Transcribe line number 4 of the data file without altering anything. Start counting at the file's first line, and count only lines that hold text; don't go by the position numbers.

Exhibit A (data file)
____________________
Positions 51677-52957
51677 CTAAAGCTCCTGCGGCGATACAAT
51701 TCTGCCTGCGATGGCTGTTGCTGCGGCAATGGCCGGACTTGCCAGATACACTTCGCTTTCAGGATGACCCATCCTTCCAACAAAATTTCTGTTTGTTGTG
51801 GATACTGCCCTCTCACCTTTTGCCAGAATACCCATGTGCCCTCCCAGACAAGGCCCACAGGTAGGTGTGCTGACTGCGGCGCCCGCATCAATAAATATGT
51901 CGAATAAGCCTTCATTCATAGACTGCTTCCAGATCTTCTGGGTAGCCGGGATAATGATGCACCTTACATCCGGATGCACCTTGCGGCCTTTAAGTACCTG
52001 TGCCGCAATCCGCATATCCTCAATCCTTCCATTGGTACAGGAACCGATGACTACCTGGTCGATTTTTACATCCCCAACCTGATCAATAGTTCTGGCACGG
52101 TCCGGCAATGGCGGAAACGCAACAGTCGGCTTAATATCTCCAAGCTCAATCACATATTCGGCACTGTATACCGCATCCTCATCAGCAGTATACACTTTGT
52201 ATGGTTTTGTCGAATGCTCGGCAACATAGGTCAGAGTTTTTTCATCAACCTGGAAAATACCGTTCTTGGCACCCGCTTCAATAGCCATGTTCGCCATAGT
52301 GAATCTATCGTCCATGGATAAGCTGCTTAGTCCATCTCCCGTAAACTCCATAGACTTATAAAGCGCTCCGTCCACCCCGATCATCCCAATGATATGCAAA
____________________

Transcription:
51801 GATACTGCCCTCTCACCTTTTGCCAGAATACCCATGTGCCCTCCCAGACAAGGCCCACAGGTAGGTGTGCTGACTGCGGCGCCCGCATCAATAAATATGT